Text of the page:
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Time's ripe for broadband Internet activism in rural Alaska

Jason EvansThe Arctic Sounder
GCI's TERRA network will soon reach rural Alaska hub communities, yet even this vastly improved connectivity is an old technology, delivering speeds that Anchorage and Seattle enjoyed a decade ago. Photo courtesy GCI

Our world is getting faster. Just think about how much time it takes to find information like the news. In the past, the fastest news were breaking news bulletins that interrupted our TV. Nowadays, we get information as soon as it happens. Facebook transmits opinions, pictures and news instantly. I can be in Anchorage at the basketball tournament, and let all my readers instantly see pictures of highlights in Barrow or Kotzebue.

Almost instantly.

The world is getting faster and rural Alaska is barely keeping up. By the time rural Alaska gets caught up, we will be behind again.

In Anchorage, there are exciting things happening with information. AT&T activated its LTE cellular networks, and on your iPhone you can download information faster than using WiFi. This fast new network coincided with news that Verizon Wireless is entering the Alaska telecom market. Verizon is slightly larger than AT&T in the Lower 48 and both networks continuously battle for customers. Verizon's arrival is likely to herald faster mobile broadband.

Right on cue, GCI and Alaska Communications announced they were combining forces in infrastructure to offer LTE to their customers.

Before the end of this year, Southcentral Alaska will have three major networks with blazing fast internet for mobile phones. In rural Alaska, there is no such thing as LTE, or even 4G or 3G, except perhaps if you consider Prudhoe Bay to be rural Alaska.

Dillingham, Bethel and soon Nome will be connected to GCI's TERRA network, a faster technology than satellite with few dropped connections. Even this vastly improved connectivity is an old technology. These improved speeds are what Anchorage or Seattle had a decade ago, and the data caps for individuals households is very low considering the staggering amount of information and data we transmit through the internet nowadays.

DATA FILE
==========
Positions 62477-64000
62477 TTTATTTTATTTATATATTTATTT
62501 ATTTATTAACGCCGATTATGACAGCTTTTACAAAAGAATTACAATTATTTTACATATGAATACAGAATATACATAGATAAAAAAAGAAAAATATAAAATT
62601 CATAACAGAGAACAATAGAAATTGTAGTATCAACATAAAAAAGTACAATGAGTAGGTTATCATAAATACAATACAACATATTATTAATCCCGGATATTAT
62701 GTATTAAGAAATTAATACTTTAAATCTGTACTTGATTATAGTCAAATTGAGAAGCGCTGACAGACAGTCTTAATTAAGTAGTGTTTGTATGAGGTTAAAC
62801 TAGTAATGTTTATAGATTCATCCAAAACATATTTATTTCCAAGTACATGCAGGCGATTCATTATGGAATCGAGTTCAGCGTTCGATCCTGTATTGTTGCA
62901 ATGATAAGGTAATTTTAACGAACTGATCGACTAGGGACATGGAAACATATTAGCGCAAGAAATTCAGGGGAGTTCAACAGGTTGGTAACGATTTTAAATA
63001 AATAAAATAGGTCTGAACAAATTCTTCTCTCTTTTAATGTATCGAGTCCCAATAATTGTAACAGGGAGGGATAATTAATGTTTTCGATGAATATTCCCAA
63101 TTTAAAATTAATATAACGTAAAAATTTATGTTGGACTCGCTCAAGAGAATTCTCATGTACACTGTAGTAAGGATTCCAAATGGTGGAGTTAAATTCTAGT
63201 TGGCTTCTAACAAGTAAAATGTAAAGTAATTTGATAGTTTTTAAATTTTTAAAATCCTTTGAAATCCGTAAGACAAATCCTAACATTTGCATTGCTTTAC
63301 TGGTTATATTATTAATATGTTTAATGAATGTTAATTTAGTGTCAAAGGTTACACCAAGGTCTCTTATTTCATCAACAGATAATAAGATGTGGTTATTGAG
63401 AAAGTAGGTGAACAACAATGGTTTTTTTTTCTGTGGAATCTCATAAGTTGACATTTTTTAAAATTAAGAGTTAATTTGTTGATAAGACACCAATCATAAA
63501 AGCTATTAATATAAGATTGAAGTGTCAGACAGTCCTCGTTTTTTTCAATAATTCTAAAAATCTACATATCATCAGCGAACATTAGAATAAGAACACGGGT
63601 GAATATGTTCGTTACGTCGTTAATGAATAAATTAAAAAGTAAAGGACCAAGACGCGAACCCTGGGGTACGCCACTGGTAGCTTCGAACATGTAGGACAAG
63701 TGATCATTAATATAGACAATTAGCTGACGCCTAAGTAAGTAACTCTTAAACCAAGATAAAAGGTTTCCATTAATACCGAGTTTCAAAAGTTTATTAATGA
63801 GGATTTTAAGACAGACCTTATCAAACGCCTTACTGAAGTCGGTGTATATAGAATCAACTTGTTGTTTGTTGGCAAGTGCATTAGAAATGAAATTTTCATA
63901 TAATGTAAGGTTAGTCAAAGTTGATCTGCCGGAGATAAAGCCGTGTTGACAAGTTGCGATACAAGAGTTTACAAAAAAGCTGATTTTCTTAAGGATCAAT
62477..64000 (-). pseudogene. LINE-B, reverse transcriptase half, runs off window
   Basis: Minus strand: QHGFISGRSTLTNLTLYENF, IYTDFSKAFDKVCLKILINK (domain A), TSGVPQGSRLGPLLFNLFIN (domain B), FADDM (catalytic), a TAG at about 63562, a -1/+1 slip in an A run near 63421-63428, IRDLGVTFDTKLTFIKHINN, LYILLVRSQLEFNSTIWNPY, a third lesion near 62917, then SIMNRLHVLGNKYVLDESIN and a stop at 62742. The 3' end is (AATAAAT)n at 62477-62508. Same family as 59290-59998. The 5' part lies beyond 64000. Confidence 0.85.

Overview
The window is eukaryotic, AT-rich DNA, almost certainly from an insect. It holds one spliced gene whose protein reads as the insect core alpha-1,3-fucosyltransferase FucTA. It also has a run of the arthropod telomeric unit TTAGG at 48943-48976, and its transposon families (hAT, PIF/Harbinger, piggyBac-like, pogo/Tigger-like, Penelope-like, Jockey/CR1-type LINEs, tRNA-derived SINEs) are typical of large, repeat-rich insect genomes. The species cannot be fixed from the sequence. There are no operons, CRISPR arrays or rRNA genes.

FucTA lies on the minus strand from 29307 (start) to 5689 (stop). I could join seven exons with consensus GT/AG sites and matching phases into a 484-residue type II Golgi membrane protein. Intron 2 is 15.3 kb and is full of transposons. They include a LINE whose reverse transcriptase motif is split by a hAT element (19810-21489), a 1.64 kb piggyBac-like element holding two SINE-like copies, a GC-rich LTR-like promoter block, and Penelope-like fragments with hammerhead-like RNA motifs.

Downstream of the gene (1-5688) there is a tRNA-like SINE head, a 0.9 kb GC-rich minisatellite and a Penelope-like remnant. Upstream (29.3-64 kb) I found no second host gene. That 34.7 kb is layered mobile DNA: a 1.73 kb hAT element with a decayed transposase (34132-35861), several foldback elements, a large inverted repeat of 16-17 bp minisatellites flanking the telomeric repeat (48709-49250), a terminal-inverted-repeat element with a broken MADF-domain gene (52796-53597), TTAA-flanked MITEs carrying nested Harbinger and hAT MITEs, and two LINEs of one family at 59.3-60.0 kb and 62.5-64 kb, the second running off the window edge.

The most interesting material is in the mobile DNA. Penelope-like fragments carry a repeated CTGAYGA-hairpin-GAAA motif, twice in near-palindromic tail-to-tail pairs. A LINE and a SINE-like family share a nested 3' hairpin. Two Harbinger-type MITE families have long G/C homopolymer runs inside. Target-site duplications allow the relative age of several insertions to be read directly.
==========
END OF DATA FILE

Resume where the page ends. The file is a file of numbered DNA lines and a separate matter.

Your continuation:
The world is only going to get faster.

The benefits of fast internet are too many to name, but a good start is to look at healthcare and education. Electronic Health Records are required by the Affordable Care Act. These files, which help doctors see more of a patient's history and provide better decisions about treatments, are very large. Getting them through to a rural hospital, say in Barrow or Dillingham, would require large amounts of bandwidth.

The trade-off is worse for medical care. Even doctors like fast internet; younger doctors or general practitioners in Lower 48 rural hospitals report feeling more able to do their jobs with telemedicine. Telemedicine allows these doctors to consult specialists in real time and decrease the tension and stress on a doctor, which is one of the biggest reasons good doctors leave small or isolated healthcare centers, which are often on or near Indian lands or rural Alaska.

Twenty years ago we wouldn't have thought that fast internet would help save lives. Let's hope we can keep rural Alaska in the game rather than falling behind. Fast internet connections aren't built just because; we have to make sure they are advocated for and are a priority of not only the local service providers and phone companies but also by our local and state leaders as well.

This article first appeared in The Bristol Bay Times and is reprinted here with permission. Contact Jason Evans at jevans(at)

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